2020 has now surpassed 2005 as the most active tropical season in the North Atlantic in recorded history. We’ve exceeded the total of named storms by two, dipping further into the Greek alphabet than ever before. The long lived Eta has made the most of it’s first appearance in our meteorological lexicon, while Theta is spiraling out by the Azores, and Iota is preparing to landfall in Central America, near where Eta initially exploded on the scene. Similarly, Iota is expected to become a hurricane, with the present forecast asserting that Iota will be a major hurricane upon besetting the Nicaragua/Honduras border with more destruction.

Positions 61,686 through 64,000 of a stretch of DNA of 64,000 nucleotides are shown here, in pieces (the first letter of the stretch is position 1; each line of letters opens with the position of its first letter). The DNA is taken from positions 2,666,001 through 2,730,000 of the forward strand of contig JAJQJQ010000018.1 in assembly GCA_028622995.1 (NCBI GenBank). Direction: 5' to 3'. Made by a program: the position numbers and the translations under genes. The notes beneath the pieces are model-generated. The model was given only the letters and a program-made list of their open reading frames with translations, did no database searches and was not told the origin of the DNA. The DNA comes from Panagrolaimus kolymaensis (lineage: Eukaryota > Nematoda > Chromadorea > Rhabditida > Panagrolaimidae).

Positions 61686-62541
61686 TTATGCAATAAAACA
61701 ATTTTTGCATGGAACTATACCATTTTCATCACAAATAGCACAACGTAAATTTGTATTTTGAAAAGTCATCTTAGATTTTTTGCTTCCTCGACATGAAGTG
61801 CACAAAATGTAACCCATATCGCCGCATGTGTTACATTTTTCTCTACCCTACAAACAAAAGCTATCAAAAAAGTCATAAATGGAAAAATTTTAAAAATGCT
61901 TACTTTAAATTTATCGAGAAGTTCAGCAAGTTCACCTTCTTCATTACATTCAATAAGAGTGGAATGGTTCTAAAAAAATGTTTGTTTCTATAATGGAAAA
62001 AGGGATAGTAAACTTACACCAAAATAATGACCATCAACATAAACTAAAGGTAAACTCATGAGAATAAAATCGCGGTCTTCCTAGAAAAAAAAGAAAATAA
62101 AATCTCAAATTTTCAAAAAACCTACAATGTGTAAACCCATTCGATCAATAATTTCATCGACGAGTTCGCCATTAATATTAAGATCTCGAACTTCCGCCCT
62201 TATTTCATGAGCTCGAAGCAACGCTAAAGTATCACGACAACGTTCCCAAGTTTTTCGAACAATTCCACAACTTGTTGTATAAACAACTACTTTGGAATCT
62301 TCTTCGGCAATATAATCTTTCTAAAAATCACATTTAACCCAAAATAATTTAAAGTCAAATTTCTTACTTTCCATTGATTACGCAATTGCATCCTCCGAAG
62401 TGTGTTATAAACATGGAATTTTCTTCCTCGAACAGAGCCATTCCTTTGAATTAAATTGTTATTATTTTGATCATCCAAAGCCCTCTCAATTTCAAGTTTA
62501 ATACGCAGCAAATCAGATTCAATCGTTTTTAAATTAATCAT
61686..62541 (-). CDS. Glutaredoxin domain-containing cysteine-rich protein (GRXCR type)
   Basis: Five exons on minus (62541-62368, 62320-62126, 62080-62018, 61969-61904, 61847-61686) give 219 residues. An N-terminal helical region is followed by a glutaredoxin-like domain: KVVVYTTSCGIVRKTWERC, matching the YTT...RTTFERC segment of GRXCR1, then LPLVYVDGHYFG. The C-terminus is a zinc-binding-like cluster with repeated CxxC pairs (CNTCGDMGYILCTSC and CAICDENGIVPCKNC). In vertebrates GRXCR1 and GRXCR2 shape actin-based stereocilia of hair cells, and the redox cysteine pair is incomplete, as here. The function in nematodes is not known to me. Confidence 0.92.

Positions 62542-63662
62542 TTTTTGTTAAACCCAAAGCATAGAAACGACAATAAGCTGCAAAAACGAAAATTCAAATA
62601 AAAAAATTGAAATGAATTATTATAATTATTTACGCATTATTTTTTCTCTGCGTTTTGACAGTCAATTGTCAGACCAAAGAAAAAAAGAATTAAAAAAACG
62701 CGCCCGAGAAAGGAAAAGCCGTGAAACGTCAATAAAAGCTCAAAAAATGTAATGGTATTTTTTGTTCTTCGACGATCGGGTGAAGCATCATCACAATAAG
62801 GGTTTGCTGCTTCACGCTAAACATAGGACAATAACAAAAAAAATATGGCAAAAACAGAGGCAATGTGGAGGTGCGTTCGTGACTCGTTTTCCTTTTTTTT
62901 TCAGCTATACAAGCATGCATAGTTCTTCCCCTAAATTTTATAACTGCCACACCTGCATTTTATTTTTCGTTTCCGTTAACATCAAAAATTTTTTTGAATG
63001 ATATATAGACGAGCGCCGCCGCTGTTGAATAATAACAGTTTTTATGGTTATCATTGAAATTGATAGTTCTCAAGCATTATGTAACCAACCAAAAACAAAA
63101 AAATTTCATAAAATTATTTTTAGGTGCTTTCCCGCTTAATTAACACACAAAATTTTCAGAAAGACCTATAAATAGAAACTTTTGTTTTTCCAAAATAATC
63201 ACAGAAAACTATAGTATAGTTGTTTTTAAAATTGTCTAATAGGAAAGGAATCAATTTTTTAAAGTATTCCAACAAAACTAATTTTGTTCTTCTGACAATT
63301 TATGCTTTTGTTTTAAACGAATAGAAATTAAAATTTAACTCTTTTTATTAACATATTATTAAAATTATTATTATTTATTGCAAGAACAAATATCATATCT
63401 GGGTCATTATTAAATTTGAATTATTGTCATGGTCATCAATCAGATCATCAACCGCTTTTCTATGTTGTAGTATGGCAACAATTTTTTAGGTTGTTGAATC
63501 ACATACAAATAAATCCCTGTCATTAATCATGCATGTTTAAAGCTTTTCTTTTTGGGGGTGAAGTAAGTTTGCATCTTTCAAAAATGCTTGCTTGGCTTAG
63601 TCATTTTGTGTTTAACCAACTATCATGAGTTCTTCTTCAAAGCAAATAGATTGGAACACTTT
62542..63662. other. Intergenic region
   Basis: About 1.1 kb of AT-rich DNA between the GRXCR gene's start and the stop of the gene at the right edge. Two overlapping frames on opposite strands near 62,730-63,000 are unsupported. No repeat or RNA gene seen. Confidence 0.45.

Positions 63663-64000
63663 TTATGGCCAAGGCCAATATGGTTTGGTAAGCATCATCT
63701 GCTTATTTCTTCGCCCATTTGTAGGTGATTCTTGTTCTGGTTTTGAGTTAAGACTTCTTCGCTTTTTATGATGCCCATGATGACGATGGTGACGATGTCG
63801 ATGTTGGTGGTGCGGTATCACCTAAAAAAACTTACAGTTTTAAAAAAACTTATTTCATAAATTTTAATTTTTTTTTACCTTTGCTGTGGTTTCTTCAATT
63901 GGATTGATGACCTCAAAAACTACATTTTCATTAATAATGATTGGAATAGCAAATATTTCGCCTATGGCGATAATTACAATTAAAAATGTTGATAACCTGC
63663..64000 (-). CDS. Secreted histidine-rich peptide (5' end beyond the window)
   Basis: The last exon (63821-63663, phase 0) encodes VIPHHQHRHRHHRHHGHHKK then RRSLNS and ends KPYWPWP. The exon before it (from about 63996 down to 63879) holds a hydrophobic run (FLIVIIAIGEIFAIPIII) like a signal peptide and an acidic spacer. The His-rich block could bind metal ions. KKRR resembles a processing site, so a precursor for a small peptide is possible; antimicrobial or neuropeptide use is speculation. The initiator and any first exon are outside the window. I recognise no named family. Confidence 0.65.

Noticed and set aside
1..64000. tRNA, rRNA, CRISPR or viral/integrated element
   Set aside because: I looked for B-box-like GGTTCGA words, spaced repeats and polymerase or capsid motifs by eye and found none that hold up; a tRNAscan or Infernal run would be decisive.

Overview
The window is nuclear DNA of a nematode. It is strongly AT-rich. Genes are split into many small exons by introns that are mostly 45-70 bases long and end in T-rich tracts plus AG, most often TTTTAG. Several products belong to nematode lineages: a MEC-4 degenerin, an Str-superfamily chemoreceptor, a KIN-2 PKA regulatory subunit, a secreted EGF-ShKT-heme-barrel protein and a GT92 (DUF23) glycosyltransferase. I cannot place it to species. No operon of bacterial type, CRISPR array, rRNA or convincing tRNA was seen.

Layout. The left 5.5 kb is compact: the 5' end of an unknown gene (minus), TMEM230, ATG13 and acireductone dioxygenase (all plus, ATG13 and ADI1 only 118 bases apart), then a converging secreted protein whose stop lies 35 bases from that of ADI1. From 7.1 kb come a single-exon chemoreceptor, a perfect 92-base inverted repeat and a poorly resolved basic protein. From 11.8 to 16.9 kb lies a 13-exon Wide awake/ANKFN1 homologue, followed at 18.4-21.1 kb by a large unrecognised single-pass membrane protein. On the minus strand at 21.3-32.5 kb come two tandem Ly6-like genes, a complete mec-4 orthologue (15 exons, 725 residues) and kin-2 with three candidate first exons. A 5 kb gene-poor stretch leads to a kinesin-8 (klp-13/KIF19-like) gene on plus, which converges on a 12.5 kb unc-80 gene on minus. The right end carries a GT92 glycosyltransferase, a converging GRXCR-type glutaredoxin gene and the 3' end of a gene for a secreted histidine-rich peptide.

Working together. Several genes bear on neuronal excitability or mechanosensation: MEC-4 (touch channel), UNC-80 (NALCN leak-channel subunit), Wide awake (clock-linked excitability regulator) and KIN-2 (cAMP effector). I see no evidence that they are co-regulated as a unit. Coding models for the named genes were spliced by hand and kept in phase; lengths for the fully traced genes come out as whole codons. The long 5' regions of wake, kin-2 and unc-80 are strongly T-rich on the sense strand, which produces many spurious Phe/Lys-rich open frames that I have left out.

Fortunately, despite all the action this year, we haven’t matched the pace of hurricanes or major hurricanes of 2005, which still holds the record in both categories. A bit of good news is that, at least for the next couple of weeks, it doesn’t look like Iota has a follow up on the immediate horizon, which will make it difficult to reach the hurricane or major hurricane numbers of 15 years ago.
Of course, I say that now, but it should be noted that the Tropical Storm Zeta of 2005, the last storm of that busy year was also the first storm of 2006. In a year like this, there is plenty of time for more new ground to be covered.